ST. LOUIS -- While publicly maintaining his confidence in the starters the Cardinals already have in tow, general manager John Mozeliak has, for weeks, acknowledged the possibility of the organization making a January addition to that bunch.
Mozeliak has suggested that any late add would address depth purposes, giving the Cardinals another mid- to back-of-the-rotation option in case Carlos Martinez is unable to take the reins of the fifth-starter's job and to protect in case of injury. But could the Cardinals, as FOXSports.com suggested Wednesday night, be looking to go even bigger than that?
Don't rule it out.
FOXSports.com noted that the Cardinals have explored the cost of adding Max Scherzer, Cole Hamels or David Price before the offseason concludes. Exploration doesn't necessarily translate into pursuit, but without question the addition of a frontline starter would change the dynamic of St. Louis' rotation.
While the Cardinals boast of a rotation competition potentially seven starters deep, there is uncertainty as to whether the organization can count on such depth. To varying degrees there are health questions surrounding Adam Wainwright (right elbow surgery), Michael Wacha (right shoulder stress reaction) and Jaime Garcia (thoracic outlet syndrome). The organization also has to weigh realistic expectations for Carlos Martinez and Marco Gonzales, both unproven Major League starters.
Looking beyond 2015, the Cardinals' depth will be challenged even more, as John Lackey and Garcia will be free agents after this season. Finding another starter now could address both short- and long-term rotation issues.
If pursuing a trade for Price or Hamels, or if making an offer to Scherzer (the biggest starting pitching prize on this winter's free-agent market) the Cardinals have to weigh cost, risk and reward.
Signing Scherzer, a St. Louis native and 2013 American League Cy Young Award winner, would require a significant long-term financial commitment, while acquiring Hamels would necessitate shipping out prospects and taking on salary. Pursuing Price, a looming free agent, would also involve a player cost and the potential of him being a merely a one-year asset.
The Cardinals do have the financial flexibility to add a high-priced player. The organization has been anticipating a payroll increase (mostly due to the escalating salaries of its younger players) and has positioned itself well to have available dollars for a big move.
Having the money, however, doesn't mean the Cardinals want to spend it on a free-agent starter reportedly seeking a commitment near $200 million. The Cards have typically abstained from entering such markets for players not previously a part of the organization. The five-year, $97.5 million extension the Cardinals gave Wainwright two years ago remains the biggest for a pitcher in franchise history.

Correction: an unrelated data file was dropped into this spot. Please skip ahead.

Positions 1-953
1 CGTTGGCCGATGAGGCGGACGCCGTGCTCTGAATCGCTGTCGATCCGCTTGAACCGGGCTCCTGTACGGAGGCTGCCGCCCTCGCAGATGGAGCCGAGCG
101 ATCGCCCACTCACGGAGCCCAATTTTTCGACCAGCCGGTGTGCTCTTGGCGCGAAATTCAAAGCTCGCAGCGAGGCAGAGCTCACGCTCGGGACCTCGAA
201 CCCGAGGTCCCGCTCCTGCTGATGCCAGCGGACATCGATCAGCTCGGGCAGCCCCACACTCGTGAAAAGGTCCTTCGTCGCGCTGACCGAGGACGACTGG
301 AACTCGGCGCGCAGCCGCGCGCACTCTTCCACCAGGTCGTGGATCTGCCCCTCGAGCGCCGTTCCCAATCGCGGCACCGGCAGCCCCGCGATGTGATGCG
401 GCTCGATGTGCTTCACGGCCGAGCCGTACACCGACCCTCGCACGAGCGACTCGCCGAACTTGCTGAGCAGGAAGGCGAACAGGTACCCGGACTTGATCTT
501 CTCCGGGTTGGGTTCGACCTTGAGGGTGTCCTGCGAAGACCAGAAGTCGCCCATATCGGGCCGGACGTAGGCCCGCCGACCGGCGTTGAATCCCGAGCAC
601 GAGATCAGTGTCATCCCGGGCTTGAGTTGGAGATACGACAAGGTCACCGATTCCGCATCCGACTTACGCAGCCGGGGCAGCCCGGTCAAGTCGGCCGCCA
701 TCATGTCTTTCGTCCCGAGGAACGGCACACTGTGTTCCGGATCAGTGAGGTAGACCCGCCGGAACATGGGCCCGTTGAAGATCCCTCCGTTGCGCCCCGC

"I do think the model we've tried to create over the last several years is to be more self-sustaining," Mozeliak said last month, reiterating the Cardinals' preference of developing and retaining talent instead of paying for it to come from elsewhere.
"Just to start to chase something because we feel we have some bandwidth with payroll or something only makes sense if you truly have a need. At this point, we still feel like the guys we're running out in our rotation are pretty good. In terms of going out and necessarily making that large investment, I still think it's the out years that end up being more painful than the first couple. That's what we're trying to avoid. We don't have a glaring need to do it."
Trading for Hamels or Price wouldn't come with that same sticker shock, but either would nevertheless be substantial. Hamels, 31, will make $90 million through 2018 and has a $20 million club option ($6 million buyout) for '19 that could trigger with performance and health.
Salary may not even be what the Cardinals consider the greatest cost of such an acquisition, either. That could be the talent the Phillies would certainly require to reach a deal. The Cards' depth has thinned over the last year, with Shelby Miller, Tyrell Jenkins, Joe Kelly and James Ramsey all leaving in trades. The death of Oscar Taveras also left the Cardinals without their top prospect.
In going after Hamels, the organization would have to decide if it has enough depth to sustain the departure of additional young pieces.
The Tigers wouldn't have the same leverage in any trade discussions involving Price, since the 29-year-old lefty has only one year remaining before free agency. But there would be some degree of talent cost, as well as the risk Price leaves next winter. The organization is already taking that gamble with Jason Heyward, acquired from the Braves in November.
Yet the Cardinals have pursued Price before (most recently last summer) and could do so again while seeking assurance from his side that he'd consider a St. Louis stay beyond 2015. Adding Price or Hamels would also address the left-handed void in the Cards' current rotation.